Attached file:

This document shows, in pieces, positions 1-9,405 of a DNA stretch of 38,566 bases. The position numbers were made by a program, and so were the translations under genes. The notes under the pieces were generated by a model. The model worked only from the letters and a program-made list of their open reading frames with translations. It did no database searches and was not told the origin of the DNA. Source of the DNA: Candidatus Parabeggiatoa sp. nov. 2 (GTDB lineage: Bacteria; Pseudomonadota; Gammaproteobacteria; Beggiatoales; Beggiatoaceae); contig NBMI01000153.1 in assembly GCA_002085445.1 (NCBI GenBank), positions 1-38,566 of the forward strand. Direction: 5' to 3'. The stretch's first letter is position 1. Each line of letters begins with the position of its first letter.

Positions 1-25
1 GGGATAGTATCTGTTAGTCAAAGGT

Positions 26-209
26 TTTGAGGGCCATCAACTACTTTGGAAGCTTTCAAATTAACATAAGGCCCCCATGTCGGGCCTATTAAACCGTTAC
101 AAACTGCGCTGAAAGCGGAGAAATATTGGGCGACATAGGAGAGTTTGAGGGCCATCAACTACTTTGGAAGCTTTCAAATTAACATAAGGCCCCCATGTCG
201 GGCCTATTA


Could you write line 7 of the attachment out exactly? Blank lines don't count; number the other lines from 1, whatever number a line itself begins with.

201 GGCCTATTA